The SELinux user space is different to the Fedora Core 2 user space. For example, a system may have 100 login users defined, but just three SELinux users (an ordinary user, an application administrator, and a system administrator).
Users are authorized for a set of roles (through a User Identity), and these roles are checked against the security context of an object to determine what actions a user can perform.
SELinux denies actions that are not permitted by the security policy. This is the mode that SELinux needs to be operating in to provide enhanced security to your Fedora Core 2 system. The /etc/sysconfig/selinux file controls what mode SELinux will start in at the next boot. The command setenforce 1 turns on enforcing mode on a running system. The command sestatus shows the current mode SELinux is running in.
SELinux logs actions that it would deny in enforcing mode using syslog, but the action is allowed (so there is no additional security compared to a non-SELinux system). This mode is there to help with the configuration of the security policy. The command setenforce 0 turns on permissive mode on a running system.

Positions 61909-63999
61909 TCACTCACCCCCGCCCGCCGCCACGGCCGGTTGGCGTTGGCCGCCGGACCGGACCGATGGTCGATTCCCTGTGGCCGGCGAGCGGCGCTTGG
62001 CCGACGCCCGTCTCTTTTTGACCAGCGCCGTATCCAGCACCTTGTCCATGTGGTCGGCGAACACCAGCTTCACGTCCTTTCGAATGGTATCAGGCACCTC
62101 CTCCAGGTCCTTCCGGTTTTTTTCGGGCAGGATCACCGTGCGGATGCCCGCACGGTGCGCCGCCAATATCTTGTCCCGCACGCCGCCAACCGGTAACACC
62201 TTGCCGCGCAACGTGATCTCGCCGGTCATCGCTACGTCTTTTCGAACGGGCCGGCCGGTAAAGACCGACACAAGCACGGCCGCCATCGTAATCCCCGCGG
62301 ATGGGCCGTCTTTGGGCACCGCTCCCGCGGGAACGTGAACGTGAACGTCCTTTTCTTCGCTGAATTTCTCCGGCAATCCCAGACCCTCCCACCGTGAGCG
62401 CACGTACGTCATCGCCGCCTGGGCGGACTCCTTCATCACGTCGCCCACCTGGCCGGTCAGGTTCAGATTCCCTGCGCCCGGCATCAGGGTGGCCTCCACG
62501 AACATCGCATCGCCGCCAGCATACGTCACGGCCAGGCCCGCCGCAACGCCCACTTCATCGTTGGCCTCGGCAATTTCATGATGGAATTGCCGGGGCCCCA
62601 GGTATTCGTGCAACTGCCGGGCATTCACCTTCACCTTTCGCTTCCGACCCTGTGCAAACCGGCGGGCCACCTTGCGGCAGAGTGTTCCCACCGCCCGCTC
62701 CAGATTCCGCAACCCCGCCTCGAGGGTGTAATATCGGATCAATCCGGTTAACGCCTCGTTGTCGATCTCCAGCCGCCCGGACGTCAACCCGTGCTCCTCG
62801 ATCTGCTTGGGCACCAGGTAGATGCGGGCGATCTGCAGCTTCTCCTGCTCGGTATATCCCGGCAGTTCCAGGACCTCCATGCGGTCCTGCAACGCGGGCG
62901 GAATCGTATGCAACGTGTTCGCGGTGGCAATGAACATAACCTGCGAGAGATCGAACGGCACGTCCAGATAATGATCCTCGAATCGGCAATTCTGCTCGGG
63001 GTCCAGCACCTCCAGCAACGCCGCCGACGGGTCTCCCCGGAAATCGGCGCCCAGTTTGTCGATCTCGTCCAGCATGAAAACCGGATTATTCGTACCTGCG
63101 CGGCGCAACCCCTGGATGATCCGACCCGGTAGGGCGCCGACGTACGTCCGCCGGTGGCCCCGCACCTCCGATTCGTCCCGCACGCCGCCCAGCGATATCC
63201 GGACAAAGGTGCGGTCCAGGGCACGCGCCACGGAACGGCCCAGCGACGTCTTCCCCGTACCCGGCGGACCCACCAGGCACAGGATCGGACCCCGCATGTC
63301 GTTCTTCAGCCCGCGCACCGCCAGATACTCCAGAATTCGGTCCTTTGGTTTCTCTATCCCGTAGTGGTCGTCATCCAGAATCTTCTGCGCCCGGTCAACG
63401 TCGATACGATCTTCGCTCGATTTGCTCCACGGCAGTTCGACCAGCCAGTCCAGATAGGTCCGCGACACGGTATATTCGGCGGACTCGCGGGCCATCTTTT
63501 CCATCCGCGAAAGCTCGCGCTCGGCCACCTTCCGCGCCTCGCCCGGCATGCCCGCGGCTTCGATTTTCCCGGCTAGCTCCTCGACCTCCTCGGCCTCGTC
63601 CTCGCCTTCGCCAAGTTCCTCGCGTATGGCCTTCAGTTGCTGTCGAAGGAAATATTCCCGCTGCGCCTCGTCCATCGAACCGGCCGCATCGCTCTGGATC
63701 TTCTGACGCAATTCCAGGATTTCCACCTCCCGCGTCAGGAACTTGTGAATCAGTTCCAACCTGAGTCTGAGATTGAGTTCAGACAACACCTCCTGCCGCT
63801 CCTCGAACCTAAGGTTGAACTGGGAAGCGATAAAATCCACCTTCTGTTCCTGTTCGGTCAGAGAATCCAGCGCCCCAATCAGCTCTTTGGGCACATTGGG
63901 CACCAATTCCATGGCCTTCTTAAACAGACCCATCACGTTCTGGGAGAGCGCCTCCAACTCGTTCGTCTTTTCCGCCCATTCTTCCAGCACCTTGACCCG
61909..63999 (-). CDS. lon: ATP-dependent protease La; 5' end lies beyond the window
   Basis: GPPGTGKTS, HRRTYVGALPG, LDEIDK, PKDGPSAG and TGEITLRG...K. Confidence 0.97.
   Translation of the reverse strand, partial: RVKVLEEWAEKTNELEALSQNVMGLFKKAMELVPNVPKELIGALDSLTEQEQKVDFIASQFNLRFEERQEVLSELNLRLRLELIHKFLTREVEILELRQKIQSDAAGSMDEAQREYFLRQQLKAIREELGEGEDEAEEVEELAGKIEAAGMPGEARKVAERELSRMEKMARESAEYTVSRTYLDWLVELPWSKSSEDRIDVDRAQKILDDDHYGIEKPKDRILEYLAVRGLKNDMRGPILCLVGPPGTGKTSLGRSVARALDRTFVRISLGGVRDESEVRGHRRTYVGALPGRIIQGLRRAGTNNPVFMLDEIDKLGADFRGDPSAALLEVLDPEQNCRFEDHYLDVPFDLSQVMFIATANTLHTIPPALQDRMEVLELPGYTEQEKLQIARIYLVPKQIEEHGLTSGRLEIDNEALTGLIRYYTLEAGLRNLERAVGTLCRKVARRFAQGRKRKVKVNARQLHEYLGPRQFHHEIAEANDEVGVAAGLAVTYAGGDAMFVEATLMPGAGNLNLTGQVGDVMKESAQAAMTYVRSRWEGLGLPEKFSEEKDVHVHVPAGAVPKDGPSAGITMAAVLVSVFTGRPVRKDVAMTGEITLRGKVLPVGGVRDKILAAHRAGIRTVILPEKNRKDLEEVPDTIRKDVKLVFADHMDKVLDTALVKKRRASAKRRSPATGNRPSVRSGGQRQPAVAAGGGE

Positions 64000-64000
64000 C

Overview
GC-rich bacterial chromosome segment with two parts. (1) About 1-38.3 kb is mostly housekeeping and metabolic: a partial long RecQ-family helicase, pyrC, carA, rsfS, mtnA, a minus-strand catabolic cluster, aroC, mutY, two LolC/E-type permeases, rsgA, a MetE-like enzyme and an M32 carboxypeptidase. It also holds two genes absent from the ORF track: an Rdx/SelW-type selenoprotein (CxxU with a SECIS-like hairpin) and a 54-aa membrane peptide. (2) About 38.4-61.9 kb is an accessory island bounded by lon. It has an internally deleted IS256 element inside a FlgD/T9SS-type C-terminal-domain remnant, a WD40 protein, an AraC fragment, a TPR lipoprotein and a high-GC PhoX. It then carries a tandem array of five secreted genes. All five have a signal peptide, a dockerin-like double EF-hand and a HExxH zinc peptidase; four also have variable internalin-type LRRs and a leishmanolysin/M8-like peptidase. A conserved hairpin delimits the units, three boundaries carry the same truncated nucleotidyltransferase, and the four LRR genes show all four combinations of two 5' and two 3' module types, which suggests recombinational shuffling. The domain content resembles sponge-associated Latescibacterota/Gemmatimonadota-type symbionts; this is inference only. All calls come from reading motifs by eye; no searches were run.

There are several new commands for managing the new SELinux security environment. You have already been introduced to the setenforce command that can be used to change the mode that SELinux is operating in. Other useful new commands include chcon , for changing the context of a file ordirectory, and newrole , for switching the current shell to a different role (a sort of su command for the SELinux environment).
Many commands in Fedora Core 2 have been updated to make them SELinux aware, and there are also several new commands for managing the new security model. Often, the updated commands have a -Z or --context switch to show the SELinux context information in the output.
To find out the security context of your current shell, run the following command:
(Or id -Z , if you prefer.)
To find out the security context of the files in the current working directory, run the following command:
(Again, ls -Z works, too.)
To see what security contexts the processes running on your machine have, run the following command:
ps -e --context
(Or ps -e -Z .)
Anyone who is contemplating changing the SELinux policy should read the document Confguring the SELinux Policy by Stephen Smalley (you can find this at www.nsa.gov/selinux/papers/policy2-abs.cfm in a variety of formats). This document is an excellent introduction to the concepts found in SELinux, and the last section contains examples of adding users, permissions, and programs, as well as the more advanced tasks of creating new domains, types, and roles.
Many useful sources of information on SELinux exist on the Internet; only a few are listed here:
www.nsa.gov/selinux ”U.S. Government National Security Agency (the creators of SELinux)
www.crypt.gen.nz/selinux/faq.html ”The Unofficial SELinux FAQ
firstname.lastname@example.org ”Fedora SELinux mailing list